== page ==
Unobtrusive patch on the forehead provides relief from PTSD

Unobtrusive patch on the forehead provides relief from PTSD

An average of 30 years had passed since the traumatic events that had left them depressed, anxious, irritable, hypervigilant, unable to sleep well and prone to nightmares. [More]
Second-hand smoke exposure linked to larger waist, poorer cognition in children

Second-hand smoke exposure linked to larger waist, poorer cognition in children

Exposure to second-hand smoke is associated with a larger waist and poorer cognition in children, researchers say. [More]
New technique may reduce need for amputation in patients with critical limb ischemia

New technique may reduce need for amputation in patients with critical limb ischemia

A new imaging technique could reduce the need for amputation in patients with critical limb ischemia, according to a study publised today in the scientific journal JACC. [More]
New survey reveals truths and untruths about sleep

New survey reveals truths and untruths about sleep

We’ve all heard the theories of what can help and hinder you having a good night’s sleep, but how much of what we all believe is fact and how much is fiction? [More]
Study shows prevalence of clinically relevant depressive symptoms among Division I college athletes

Study shows prevalence of clinically relevant depressive symptoms among Division I college athletes

Nearly a quarter of Division I college athletes reported depressive symptoms while enrolled at a liberal arts university on the East Coast, says a new study published in the February issue of the British Journal of Sports Medicine. Women were almost two times more likely to experience symptoms than their male peers. [More]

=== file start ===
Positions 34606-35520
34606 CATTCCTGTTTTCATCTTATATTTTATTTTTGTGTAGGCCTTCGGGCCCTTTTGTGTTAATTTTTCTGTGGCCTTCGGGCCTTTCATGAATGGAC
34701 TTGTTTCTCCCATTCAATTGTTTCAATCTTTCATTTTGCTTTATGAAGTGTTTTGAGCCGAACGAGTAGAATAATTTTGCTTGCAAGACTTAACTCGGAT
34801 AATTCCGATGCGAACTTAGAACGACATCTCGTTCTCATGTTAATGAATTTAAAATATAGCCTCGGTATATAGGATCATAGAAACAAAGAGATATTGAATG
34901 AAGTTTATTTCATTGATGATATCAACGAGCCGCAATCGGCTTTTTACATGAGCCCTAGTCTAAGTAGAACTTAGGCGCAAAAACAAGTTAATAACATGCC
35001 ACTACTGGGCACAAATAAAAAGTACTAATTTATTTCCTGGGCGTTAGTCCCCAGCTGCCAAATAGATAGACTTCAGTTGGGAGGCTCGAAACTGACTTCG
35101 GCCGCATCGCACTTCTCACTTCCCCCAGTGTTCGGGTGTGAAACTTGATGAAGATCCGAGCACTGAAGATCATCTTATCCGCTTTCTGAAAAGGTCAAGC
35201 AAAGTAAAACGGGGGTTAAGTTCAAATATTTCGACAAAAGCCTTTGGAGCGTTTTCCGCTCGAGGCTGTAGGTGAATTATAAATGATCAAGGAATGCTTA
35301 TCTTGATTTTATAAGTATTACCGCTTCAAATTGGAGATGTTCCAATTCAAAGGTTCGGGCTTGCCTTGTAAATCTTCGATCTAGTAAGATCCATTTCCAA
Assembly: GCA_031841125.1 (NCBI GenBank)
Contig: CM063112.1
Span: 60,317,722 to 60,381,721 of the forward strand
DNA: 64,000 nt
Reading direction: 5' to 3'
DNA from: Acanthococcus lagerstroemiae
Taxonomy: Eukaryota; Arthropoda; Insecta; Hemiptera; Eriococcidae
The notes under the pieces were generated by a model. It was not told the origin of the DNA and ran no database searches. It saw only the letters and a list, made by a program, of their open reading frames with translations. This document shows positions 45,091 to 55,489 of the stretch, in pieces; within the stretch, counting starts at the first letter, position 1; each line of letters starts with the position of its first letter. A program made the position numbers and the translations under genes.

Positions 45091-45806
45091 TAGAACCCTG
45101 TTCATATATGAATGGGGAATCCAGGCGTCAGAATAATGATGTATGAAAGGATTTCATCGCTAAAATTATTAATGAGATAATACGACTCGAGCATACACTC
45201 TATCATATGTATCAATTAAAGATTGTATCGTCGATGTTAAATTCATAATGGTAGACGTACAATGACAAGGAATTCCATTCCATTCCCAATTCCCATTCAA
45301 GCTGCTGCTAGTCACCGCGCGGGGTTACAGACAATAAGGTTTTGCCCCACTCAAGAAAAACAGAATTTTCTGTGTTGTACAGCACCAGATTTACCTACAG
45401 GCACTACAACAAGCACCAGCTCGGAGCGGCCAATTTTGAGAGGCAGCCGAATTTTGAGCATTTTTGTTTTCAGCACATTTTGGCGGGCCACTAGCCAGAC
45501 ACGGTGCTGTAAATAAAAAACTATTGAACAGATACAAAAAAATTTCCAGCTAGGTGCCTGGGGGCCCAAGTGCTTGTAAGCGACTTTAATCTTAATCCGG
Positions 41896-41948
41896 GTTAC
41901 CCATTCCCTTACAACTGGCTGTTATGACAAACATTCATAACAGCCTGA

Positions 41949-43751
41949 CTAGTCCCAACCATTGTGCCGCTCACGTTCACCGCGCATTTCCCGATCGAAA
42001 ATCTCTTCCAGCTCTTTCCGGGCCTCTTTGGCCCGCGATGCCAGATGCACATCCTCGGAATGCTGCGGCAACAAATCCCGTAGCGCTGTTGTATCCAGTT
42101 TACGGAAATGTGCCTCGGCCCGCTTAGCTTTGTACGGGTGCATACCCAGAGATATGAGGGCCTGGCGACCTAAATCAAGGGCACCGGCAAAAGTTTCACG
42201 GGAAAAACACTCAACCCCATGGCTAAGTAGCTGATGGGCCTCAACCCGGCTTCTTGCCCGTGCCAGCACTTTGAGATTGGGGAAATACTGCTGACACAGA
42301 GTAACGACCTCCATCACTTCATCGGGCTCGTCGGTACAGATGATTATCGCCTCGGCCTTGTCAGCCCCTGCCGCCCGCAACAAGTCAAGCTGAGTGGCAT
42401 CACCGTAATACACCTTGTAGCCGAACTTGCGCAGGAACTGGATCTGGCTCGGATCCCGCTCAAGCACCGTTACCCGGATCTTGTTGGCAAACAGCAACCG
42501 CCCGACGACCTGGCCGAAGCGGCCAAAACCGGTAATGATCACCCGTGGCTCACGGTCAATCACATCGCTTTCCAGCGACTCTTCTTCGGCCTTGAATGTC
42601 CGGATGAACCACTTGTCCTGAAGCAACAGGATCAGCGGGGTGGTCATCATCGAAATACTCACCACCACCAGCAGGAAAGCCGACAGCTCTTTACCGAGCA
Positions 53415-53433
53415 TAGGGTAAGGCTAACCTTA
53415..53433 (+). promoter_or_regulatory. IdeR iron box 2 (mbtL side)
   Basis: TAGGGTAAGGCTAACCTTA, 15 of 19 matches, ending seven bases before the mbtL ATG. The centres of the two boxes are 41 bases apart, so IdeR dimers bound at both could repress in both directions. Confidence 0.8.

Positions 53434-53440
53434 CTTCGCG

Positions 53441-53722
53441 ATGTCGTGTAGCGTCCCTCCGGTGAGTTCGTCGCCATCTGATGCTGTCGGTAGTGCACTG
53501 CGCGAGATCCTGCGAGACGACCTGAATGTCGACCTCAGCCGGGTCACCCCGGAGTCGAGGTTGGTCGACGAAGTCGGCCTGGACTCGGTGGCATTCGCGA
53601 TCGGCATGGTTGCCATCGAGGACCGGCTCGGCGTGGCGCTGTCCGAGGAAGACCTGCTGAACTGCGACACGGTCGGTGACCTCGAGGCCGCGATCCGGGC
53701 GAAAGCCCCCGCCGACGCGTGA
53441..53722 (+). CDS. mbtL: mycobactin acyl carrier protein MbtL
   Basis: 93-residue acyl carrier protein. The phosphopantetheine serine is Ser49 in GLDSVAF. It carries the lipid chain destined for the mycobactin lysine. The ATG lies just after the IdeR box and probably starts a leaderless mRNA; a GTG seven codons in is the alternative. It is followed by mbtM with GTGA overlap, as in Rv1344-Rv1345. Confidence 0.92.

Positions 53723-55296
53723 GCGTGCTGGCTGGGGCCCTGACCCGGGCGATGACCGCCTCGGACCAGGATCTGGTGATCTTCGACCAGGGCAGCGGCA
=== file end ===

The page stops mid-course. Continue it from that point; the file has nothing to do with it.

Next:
Young adults who use social media more likely to suffer sleep disturbances

Young adults who use social media more likely to suffer sleep disturbances

Young adults who spend a lot of time on social media during the day or check it frequently throughout the week are more likely to suffer sleep disturbances than their peers who use social media less, according to new research from the University of Pittsburgh School of Medicine. [More]
Reclaim Your Sleep survey: 46% of female patients waiting over five years to be diagnosed with sleep apnoea

Reclaim Your Sleep survey: 46% of female patients waiting over five years to be diagnosed with sleep apnoea

46% of female patients with sleep apnoea are suffering with sleep problems for over five years before being correctly diagnosed with the condition. [More]